Sunday, August 18, 2019

End of Summer Stomachache

My daughter goes back to school in a few days, and my stomach hurts.

About this time every year, I start to have this sinking feeling that we didn't do enough "fun stuff" during her summer break.  It feels like the time is slipping through my fingers, and we just blew it.

In an attempt to combat these feelings this year, I started writing down fun things that my daughter did (or that we did as a family) these last couple of months. Theatre Camp, Rainforest Camp, swimming and splash pads, visiting friends out of town, trips to visit both sets of grandparents... nope.  Didn't help.  I'm still feeling pukey.

If you asked my daughter, I think she'd tell you that she got to do everything she wanted this summer minus one big thing with her aunt that we just couldn't work out logistically.

So why am *I* having such a hard time?

Probably because this isn't really about the end of summer.  You guys, I blinked... and my oldest child is almost eight.  And in 10 years, she'll be almost 18.

And then we'll *really* know if I "blew it" or not.

Am I doing stuff now to build those skills she's going to need in 10 years?  Can she entertain herself alone and play well with others?  Yes.  Can she feed herself?  Umm... does opening a can of Pringles count?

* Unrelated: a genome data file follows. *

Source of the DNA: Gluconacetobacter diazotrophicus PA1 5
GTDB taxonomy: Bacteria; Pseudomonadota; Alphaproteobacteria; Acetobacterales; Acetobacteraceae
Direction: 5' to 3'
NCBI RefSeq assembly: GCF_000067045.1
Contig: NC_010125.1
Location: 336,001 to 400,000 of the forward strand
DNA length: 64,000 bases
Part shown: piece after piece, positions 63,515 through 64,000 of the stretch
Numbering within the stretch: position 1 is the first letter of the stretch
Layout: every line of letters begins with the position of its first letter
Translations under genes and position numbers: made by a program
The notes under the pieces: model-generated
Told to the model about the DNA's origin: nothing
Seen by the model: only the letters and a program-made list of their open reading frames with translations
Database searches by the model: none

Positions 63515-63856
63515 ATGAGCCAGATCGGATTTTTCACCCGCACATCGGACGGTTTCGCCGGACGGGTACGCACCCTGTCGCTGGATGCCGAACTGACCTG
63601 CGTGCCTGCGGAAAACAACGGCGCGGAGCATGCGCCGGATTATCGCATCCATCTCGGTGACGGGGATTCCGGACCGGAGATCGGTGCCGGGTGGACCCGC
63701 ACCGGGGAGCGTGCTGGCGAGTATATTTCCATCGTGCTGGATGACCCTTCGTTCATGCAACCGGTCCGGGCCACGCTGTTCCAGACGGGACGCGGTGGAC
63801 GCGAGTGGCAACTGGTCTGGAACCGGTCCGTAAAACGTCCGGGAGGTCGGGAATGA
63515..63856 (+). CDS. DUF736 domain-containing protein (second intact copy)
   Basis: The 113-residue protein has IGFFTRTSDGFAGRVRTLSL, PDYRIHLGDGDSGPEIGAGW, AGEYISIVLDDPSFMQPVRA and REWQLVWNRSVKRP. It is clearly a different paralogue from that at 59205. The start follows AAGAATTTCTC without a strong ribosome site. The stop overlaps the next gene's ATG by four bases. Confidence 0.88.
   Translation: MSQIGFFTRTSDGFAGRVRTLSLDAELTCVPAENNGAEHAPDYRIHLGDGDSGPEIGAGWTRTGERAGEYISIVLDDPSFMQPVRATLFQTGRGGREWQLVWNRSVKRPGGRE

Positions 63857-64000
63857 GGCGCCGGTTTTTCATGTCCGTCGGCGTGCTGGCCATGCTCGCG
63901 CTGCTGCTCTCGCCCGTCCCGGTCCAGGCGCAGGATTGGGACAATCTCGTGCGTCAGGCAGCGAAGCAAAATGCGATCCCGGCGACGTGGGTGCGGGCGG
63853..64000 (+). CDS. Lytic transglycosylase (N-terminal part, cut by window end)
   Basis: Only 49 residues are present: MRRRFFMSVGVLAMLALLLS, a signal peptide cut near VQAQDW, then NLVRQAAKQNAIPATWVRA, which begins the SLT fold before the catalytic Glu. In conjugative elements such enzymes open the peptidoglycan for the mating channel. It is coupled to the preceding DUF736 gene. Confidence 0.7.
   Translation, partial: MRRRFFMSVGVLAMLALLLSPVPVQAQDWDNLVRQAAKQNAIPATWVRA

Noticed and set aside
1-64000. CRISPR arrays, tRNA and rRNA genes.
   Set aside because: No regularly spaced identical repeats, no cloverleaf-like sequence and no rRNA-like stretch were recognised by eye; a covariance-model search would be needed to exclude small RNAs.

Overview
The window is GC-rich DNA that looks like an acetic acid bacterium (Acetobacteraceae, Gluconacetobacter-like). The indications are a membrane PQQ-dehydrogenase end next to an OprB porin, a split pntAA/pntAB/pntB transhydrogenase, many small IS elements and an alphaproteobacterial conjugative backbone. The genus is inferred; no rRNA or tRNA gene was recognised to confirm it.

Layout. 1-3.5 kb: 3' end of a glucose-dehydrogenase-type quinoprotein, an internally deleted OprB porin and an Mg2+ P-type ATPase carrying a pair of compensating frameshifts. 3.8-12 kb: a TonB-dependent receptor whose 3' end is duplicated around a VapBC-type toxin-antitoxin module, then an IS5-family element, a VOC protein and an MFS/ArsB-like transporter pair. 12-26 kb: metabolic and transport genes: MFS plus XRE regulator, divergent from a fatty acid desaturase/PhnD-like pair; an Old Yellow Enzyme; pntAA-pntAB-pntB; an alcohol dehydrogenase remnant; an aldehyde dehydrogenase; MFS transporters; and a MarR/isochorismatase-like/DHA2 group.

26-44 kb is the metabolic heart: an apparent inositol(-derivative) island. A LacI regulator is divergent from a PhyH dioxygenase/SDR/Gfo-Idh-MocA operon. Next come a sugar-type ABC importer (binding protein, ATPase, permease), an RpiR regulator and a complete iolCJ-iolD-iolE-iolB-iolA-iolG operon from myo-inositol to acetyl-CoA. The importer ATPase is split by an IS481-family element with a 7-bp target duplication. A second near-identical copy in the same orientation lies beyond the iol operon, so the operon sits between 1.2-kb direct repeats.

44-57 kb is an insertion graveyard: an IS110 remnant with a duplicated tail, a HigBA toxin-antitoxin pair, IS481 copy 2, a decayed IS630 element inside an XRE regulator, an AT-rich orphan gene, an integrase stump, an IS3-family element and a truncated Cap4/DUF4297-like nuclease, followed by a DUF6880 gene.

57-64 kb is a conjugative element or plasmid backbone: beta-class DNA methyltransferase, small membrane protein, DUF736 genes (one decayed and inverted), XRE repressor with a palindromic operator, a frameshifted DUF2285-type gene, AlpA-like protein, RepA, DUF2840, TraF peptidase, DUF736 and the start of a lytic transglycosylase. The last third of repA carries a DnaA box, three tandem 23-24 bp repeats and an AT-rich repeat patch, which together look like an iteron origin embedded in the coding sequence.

Does she understand that actions have consequences? Does she pick up after herself? Does she tell the truth?  Most of the time.

What it really boils down to is this: In 10 years, will I have done all the things I needed to do to create a human who is ready to leave me?  Or maybe even more significant, a human who CHOOSES to leave... but still finds enough comfort in the feeling of "home" we created to desire to come back occasionally?

Sandwiched between the games of Battleship and the afternoons of too much screen-time, am I teaching the lessons that need to be taught?  Are we balancing the chats about "which super power you'd like to have" with enough *big* conversations?  Am I saying the right things?  Am I imparting enough wisdom?

My God... is there any way of knowing?  Probably not.

Maybe one of the secrets of parenthood is to get comfortable with the perpetual aches. The ache of constant worry, the ache that occurs after you lose your cool with the little people you love the most, and the ache of realizing that no matter what you do... you have no idea how these kids of yours are going to turn out or what they'll remember about their childhoods.

What is it people say about using your mind to reduce your pain? Breathe through the ache.

School stars in a few days, and all I can do is keep breathing.

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